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Five ways to beat the winter blahs

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Five ways to beat the winter blahs

In today’s economic environment, each month brings significant challenges to independent tire dealers. However, the holiday and post-holiday seasons remain two of the toughest periods of the year in terms of retail tire sales and automotive service revenue.

Whether you blame mild weather, holiday spending or general customer apathy, the effects are the same: December through February can be a tough period for dealers to weather.

In this feature, five veteran dealers share proven strategies for getting through those dark months while positioning your business for a return to prosperity after the winter thaw. Here’s what they recommend:

1. Launch a corporate discount program. December through February is a great time to promote your dealership and its menu of services to fellow businesspeople in your community via employee discount programs, says Paul Weaver, president of Princeton, Ind.-based Southern Indiana Tire, which has four retail stores.

Weaver says Southern Indiana Tire’s discount program is extremely effective. “We have people go out and talk to businesses (such as) lawyers’ offices, big doctors’ offices, companies that may have 20 or more people working there.”

The dealership hands out “preferred customer cards” that can be punched four times in order to receive a free, fifth oil change. (Southern Indiana Tire typically charges $24 for an oil change.)

 “Maybe we’ll also offer a discount on new tires. When we go into a new city we do a lot of that, just to let people know we’re there. They really like the oil change card.”

[PAGEBREAK]Southern Indiana Tire also sends out service reminder cards, “three months after the customer has had his or her oil changed. You would be amazed at how many people bring them in.”

Weaver also plans to carefully monitor how his company’s ad dollars are allocated. Newspaper advertising is on the wane, he explains, while direct mail remains a winner. With direct mail, “we can cover ZIP codes. We can be location-specific. We’re also looking at how we can use the Internet to reach our customers. I think that’s the key to the future.”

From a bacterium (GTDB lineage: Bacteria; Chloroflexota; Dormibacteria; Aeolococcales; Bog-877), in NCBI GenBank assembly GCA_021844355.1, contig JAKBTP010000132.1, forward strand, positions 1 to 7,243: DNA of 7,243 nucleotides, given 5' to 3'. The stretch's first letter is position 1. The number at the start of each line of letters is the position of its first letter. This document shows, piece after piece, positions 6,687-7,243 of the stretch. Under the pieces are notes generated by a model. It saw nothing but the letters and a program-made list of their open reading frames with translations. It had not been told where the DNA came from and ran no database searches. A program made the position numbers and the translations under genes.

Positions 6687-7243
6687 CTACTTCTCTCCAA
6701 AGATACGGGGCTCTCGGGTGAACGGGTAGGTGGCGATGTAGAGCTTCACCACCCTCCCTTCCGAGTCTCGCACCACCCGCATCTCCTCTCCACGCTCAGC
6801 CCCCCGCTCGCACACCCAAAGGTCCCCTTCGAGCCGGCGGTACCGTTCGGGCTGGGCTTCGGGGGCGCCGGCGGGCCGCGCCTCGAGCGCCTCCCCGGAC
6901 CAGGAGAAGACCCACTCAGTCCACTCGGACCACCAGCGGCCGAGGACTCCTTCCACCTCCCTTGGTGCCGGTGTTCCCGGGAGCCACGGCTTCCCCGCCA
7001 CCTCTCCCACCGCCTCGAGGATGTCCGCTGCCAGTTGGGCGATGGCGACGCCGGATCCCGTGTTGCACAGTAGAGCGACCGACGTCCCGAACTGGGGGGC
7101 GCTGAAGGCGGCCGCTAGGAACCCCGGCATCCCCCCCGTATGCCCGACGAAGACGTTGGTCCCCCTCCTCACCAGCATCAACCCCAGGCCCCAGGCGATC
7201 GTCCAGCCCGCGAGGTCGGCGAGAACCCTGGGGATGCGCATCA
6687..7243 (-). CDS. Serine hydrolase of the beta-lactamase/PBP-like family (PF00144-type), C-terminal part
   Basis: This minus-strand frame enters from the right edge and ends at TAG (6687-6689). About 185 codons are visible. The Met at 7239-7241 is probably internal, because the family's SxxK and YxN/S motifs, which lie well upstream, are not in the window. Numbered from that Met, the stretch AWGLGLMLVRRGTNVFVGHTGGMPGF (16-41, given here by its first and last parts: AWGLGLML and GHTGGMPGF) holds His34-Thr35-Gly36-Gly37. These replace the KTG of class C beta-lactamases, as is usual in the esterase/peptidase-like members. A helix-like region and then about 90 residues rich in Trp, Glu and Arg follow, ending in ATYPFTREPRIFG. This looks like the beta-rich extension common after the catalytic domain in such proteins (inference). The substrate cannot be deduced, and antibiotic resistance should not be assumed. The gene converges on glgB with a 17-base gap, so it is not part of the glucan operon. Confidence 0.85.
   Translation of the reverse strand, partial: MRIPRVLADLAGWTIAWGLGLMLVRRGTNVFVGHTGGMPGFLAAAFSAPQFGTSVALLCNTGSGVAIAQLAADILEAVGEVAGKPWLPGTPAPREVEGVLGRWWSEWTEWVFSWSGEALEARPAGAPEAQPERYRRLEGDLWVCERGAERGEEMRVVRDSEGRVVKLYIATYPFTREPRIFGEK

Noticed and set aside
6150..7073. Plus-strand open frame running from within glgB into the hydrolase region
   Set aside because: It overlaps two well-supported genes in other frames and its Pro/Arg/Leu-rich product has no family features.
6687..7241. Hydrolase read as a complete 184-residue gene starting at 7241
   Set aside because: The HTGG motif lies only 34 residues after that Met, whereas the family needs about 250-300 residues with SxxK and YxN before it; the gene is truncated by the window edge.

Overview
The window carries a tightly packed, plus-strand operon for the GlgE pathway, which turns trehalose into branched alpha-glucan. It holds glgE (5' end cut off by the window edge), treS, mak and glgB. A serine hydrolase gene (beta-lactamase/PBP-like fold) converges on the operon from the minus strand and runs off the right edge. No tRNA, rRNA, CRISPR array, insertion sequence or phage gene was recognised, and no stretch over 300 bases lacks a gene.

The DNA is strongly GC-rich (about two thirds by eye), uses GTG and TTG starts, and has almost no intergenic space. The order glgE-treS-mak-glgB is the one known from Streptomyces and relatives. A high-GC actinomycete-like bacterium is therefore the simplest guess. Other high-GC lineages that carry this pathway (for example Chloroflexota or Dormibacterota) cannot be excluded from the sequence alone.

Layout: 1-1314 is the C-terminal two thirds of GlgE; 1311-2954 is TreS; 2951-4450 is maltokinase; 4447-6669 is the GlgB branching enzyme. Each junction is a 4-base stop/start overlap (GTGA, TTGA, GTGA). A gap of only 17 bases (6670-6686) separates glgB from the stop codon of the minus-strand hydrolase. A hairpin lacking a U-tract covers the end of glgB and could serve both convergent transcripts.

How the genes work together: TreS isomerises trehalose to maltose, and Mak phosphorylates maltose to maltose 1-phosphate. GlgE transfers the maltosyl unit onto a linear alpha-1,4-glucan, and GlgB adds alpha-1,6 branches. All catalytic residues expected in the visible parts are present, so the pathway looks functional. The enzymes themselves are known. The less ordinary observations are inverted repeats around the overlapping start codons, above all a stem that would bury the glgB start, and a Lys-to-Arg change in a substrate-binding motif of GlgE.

If recent performance is any indication, the next few months should be good for Southern Indiana’s passenger and light truck tire sales, according to Weaver.

“I think units will be good because customers have put off (new tire purchases) for so long. If we have an early snow, I think December will be really good.”

2. Promote vehicle maintenance. When business slows down, it’s tempting to rein in your advertising and marketing budgets. Lakewood Firestone, a single-location retail dealership on the west side of Cleveland, Ohio, is taking the opposite approach. “We don’t cut back,” says co-owner Rich Birsic.

Birsic and his father and business partner, George Birsic, use the winter months to send out direct mail pieces to existing and prospective customers.

“We do coupons, we have (advertisements) in a broad mass mailer — one of those dollar-saving magazines.”

They also send out postcards and thank you notes to people who have shopped them before. Service reminders are effective, as well, Rich explains. “We promote maintenance, along with safety. That’s why we’re here.”

The dealership advertises brake checks, radiator flushes and other “winterization” services. (“We try to promote brakes twice a year.”)

Preventive maintenance resonates with Cleveland customers, who are accustomed to driving in harsh winter conditions, he says.